The Syrian town of Jisr al-Shughour was besieged by columns of government tanks as the army massed for what is feared will be an all-out assault on residents it claims killed more than 120 security force members over the weekend.
By nightfall on Tuesday, most inhabitants had fled to nearby Turkey before the expected sharp escalation in a three-month uprising that has pitched largely unarmed demonstrators against a regime using increasingly lethal force to suppress the gravest threat to its 40-year rule.
Jisr al-Shughour, a town of 41 000 people, was largely abandoned. The hospital stood empty and the intelligence headquarters, the scene of an uprising on Sunday, was now a looted and empty shell, according to three men who stayed behind.
Human rights activists in Damascus said 59 civilians were confirmed killed. However, they feared the final number was likely to be more than 100.
The imminent operation has stirred memories of an infamous assault on the town of Hama 29 years ago, in which tens of thousands of residents were killed by former president Hafez al-Assad after they launched a failed challenge to his authority.
Assad’s son, President Bashar al-Assad, now faces a more serious threat, with sustained protests in many Syrian towns and cities that are steadily eroding the iron rule of the Assad dynasty.
The siege of Jisr al-Shughour appears to mark a turning point in the popular rebellion, inspired by revolutions in Egypt and Tunisia. Syrian Information Minister Mohammed al-Shaar insisted on Monday night that residents had taken up arms and turned on security forces.
Exactly what happened is not yet clear, but anecdotal evidence emerging from the town this week suggested that armed clashes took place. One witness told the Guardian that some officers from the security headquarters switched allegiances and were shot by loyalists from inside the building.
“They were killing defecting officers,” said a local speaking by telephone. “People came to defend them and then they had to defend themselves. There was a battle.” The Syrian government refused to acknowledge that any mutiny had occurred. However, it did concede that forces inside the town “lost control for intermittent periods”.
Another government official confirmed that some government weapons were now in the hands of residents. The haul included five tonnes of dynamite, information ministry spokesperson Reem Haddad told the BBC. Shaar said the military would “not stay silent”. “The army will carry out their national duty to restore order,” he said.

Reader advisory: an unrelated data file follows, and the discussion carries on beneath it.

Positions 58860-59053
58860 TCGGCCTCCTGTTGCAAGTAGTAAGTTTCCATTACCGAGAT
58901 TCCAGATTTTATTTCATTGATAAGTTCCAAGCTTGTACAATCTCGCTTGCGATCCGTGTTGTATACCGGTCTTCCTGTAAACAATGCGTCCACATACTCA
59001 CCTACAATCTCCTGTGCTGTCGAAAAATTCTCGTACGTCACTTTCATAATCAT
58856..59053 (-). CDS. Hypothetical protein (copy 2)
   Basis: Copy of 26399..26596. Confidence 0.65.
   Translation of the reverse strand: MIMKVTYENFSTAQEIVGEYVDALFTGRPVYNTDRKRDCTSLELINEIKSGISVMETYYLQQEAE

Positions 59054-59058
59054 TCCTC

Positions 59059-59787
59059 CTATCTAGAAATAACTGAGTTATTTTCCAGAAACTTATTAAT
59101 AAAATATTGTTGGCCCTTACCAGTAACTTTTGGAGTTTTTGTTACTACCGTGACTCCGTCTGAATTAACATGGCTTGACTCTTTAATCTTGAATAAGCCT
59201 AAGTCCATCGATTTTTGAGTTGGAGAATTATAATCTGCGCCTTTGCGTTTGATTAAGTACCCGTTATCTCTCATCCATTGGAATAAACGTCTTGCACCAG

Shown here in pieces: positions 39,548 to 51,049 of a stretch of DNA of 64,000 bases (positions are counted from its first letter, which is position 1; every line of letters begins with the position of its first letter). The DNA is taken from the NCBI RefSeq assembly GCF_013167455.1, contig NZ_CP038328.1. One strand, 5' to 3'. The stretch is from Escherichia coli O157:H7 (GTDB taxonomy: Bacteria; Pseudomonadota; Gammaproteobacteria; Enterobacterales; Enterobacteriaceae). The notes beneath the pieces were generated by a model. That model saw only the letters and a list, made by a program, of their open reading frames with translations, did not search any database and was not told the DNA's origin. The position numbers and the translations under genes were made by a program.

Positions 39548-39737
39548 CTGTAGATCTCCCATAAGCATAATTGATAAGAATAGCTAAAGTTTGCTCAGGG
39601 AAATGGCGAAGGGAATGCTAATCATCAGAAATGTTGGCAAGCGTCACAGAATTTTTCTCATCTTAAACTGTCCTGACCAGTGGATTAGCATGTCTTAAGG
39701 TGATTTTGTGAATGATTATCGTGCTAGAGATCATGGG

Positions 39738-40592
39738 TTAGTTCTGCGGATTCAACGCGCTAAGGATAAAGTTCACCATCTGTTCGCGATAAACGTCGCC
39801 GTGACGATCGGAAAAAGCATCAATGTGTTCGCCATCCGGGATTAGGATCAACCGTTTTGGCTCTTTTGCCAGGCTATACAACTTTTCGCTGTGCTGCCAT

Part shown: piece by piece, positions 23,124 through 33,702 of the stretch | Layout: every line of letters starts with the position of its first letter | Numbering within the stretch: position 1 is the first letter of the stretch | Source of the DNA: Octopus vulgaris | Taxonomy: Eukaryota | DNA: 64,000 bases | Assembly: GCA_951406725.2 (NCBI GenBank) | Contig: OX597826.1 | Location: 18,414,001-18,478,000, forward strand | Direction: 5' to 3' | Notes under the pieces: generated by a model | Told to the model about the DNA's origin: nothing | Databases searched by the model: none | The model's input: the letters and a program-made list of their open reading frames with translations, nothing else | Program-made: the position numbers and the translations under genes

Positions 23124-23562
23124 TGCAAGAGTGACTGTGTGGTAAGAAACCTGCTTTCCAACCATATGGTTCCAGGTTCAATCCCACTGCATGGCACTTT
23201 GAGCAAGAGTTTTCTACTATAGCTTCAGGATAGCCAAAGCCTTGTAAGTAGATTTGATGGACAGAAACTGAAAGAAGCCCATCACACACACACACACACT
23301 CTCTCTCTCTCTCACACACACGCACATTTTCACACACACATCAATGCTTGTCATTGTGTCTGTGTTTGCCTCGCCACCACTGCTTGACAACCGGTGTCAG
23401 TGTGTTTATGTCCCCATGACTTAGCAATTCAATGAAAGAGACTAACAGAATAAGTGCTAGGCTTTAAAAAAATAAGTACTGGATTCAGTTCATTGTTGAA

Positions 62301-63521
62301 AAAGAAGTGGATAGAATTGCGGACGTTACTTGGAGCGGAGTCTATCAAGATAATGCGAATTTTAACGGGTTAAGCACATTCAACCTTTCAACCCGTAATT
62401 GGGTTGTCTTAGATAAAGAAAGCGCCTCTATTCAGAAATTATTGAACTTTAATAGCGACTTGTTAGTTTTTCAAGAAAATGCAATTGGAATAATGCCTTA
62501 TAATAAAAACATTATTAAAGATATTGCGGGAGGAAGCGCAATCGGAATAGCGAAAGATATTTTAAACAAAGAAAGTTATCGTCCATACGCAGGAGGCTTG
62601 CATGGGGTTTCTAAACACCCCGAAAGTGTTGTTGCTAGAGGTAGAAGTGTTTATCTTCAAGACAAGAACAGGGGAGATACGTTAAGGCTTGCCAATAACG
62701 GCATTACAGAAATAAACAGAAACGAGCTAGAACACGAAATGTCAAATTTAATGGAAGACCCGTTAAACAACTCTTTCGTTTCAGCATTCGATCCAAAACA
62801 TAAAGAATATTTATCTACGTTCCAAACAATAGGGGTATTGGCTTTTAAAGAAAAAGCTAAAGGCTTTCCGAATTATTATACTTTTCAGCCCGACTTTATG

Turkish authorities said several hundred refugees had crossed the border, many of them wounded. Several thousand more villagers are thought to have fled south towards Aleppo and east into farmlands. It is not known how many residents stayed behind.
“I know people are waiting for the army,” said one Syrian exile “They are preparing to fight them.” If claims of an armed rebellion are proved, it would be the first time that citizens have taken up weapons in large numbers.
Protests have been taking place at least weekly in many cities, including Damascus. Human rights groups claim that more than 1 000 people have been killed, nearly all of them demonstrators campaigning for democratic reforms.
The weekly death tolls have risen sharply over the past fortnight, putting growing pressure on Assad. Damascus has tried to cast the uprising as a series of clashes with armed gangs backed by foreign powers aiming to topple the government.
The United States has imposed sanctions on Assad and members of his inner circle and there are increasing signs that Europe no longer believes that Assad is a reformer constrained by the society he rules.
The United Nations has stopped short of imposing the security resolutions it has directed at Libya and has ruled out military intervention and Russia has indicated it will veto any UN move to turn the screws on its long-term ally.
Analysts in Damascus said they feared the government was willing to push the country into a violent struggle as it tries to cling to power. Diplomats in Beirut said the regime was likely to further destabilise neighbouring Lebanon if pressure on it continued to mount. Israel has accused Damascus of orchestrating anti-Israeli protests in the Golan Heights to divert attention from its domestic troubles.
The uprising broke out in mid-March, initially calling for reform but escalating into demands for the toppling of the regime after brutal crackdowns that spread to most major towns and cities.
“Our line is that protesters either go out peacefully, or they don’t go out at all,” said a religious man in Damascus who is supporting the protests. —